> requiring that the same program binary always uses the same in-memory
> representation, will be very, very controversial e.g. imagine JITed or
> translated C++ for example)
>
> Niall

While the standard doesn't explicitly define it, at least a POD which
doesn't contain pointers generally should maintain representation within
the same executable, even if run multiple times. The offsetof each of
the members is defined to be a compile time constant, so unless the
compiler uses some from of whole-program optimization to invoke the
as-if rule for structure layout, it can't be a run-time decision. The
representation of each of the fundamental members needs to be
documented, so unless the implementation documents a possible change of
representation at executable time, that will be consistent.

At a higher level, platform ABIs will generally define the
representation of structures, so that provides a stronger promise (and I
suspect all the implementations that Boost supports define themselves to
conforming to some platform ABI). This is needed for the linking
together of independently compiled modules.

Pointers will be an issue, as there is generally no assurance that the
program will run is the same memory space run to run (except on many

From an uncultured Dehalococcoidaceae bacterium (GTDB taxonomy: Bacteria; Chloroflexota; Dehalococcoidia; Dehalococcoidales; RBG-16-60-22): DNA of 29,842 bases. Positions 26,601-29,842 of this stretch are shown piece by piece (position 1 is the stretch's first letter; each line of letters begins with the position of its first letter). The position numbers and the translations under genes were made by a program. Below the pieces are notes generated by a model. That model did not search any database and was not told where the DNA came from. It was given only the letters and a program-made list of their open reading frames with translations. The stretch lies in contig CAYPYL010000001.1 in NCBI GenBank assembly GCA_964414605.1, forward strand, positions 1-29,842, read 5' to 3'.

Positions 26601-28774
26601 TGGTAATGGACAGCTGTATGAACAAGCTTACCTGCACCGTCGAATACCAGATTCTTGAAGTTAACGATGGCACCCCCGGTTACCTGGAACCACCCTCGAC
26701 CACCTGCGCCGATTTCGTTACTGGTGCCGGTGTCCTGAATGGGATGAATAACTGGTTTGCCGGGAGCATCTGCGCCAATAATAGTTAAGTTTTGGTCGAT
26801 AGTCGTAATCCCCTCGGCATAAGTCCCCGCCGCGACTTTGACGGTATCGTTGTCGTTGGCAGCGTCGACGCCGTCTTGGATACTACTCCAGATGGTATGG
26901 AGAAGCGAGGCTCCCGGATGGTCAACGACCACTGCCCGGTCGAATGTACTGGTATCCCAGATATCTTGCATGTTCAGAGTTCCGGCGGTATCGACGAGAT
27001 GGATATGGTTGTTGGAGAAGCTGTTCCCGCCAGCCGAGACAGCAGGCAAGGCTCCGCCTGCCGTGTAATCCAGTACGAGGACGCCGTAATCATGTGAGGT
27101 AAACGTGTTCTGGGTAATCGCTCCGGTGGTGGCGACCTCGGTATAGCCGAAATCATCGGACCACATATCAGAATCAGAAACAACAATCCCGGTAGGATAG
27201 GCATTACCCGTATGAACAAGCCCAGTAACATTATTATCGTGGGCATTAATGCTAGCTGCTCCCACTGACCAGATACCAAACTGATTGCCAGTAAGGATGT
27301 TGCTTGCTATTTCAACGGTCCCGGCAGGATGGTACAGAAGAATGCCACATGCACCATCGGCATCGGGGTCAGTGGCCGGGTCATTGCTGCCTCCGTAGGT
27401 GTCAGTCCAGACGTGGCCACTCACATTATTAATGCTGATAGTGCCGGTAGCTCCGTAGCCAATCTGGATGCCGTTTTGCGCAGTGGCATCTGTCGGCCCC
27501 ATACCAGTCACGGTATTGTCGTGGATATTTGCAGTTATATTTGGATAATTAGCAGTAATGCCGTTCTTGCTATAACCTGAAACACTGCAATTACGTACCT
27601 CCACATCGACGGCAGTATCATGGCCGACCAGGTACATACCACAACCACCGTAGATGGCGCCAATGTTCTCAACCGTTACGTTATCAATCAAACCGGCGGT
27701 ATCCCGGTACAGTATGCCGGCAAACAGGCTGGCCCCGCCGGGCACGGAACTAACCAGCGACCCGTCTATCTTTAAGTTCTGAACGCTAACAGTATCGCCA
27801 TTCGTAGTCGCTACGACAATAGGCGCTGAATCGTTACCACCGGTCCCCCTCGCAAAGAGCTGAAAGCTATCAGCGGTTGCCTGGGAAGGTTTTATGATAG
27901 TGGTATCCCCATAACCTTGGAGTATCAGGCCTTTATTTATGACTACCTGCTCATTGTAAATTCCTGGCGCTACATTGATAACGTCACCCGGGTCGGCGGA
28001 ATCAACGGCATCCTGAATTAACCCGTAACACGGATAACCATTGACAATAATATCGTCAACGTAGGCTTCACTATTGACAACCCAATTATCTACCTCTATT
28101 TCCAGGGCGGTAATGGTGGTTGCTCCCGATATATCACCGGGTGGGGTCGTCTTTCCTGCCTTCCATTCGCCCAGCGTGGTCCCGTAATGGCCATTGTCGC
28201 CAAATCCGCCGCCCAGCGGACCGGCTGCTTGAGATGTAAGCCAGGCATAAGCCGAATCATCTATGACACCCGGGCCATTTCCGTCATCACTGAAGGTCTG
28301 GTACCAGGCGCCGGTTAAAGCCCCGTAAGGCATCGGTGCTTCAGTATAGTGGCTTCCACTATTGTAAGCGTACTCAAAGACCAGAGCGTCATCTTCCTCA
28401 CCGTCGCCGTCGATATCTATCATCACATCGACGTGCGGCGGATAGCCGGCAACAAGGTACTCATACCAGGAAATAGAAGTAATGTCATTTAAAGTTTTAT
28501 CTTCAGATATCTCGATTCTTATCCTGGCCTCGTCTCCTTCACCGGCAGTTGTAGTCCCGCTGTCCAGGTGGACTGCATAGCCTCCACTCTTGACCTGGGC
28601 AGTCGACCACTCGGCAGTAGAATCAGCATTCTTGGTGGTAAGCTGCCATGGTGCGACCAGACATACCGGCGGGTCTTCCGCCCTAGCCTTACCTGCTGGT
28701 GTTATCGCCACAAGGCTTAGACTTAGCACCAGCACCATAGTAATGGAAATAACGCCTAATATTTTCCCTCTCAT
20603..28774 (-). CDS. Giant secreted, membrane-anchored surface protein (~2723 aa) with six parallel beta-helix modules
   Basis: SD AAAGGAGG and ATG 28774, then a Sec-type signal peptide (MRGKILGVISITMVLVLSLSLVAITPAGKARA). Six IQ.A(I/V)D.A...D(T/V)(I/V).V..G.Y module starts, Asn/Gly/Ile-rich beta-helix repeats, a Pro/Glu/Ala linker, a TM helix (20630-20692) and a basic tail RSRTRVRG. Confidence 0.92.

embedded platforms) so they would need to be fixed, and in general there
is no standard way to do this.

Non-PODs also have this issue, in part because they may include as part
of their representation pointers to related information (like the
v-table for virtual functions as an example).

--
Richard Damon

_______________________________________________
Boost-users mailing list
[hidden email]
https://lists.boost.org/mailman/listinfo.cgi/boost-users
Reply | Threaded
Open this post in threaded view
|

Re: Memory mapped files

Boost - Users mailing list
>> It's even stronger than that: the C++ standard makes no guarantee that
>> in-memory representation of storage does not change between program
>> executions, let alone between different compilers or architectures. To
>> use mapped memory at all outside a single program execution is pure
>> undefined behaviour. You are literally on your own wrt the standard.
>
> While the standard doesn't explicitly define it, at least a POD which
> doesn't contain pointers generally should maintain representation within
> the same executable, even if run multiple times.

It depends on your execution environment. An implementation based on an
interpreter or JIT may readily perform WPO which changes compile time
constants across program runs.

You may not think such execution environments common, but I'd remind you
of C++ on GPUs, or C++ cross compiled into Javascript.

Further on down the line we may have Modules from a Modules store be
late stage optimised into locally optimised binaries. Padding, in
particular, might be optimisable, especially as we start to support ever
larger integer types. Padding with 512-bit integers, for example, is
wasteful.

What I will agree with is that for a given version of a given toolchain
on a given architecture e.g. GCC 7.3 on x64, you currently get stronger
guarantees. But you shouldn't rely on anything not explicitly guaranteed
by the standard or your toolchain vendor.

Niall
_______________________________________________
Boost-users mailing list
[hidden email]
https://lists.boost.org/mailman/listinfo.cgi/boost-users